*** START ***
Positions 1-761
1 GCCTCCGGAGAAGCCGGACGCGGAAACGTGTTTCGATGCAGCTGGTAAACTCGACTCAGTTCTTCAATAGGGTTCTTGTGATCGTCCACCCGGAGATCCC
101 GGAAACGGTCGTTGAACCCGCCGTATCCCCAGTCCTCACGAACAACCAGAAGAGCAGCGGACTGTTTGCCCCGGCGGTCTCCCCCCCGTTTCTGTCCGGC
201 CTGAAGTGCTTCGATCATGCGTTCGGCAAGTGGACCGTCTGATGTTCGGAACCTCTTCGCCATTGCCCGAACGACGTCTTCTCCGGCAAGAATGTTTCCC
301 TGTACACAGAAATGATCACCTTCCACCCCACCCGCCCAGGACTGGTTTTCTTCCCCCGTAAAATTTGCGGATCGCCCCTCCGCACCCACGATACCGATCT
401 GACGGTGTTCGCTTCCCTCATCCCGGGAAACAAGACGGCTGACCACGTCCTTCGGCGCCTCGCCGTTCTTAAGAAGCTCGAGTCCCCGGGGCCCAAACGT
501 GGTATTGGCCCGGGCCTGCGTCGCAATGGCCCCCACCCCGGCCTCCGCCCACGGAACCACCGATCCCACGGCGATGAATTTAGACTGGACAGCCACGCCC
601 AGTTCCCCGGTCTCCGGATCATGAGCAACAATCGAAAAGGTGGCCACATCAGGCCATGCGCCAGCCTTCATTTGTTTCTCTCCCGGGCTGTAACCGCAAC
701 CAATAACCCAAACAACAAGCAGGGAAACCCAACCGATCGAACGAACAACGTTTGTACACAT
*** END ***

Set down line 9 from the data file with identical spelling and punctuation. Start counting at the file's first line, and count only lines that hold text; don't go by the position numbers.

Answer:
701 CAATAACCCAAACAACAAGCAGGGAAACCCAACCGATCGAACGAACAACGTTTGTACACAT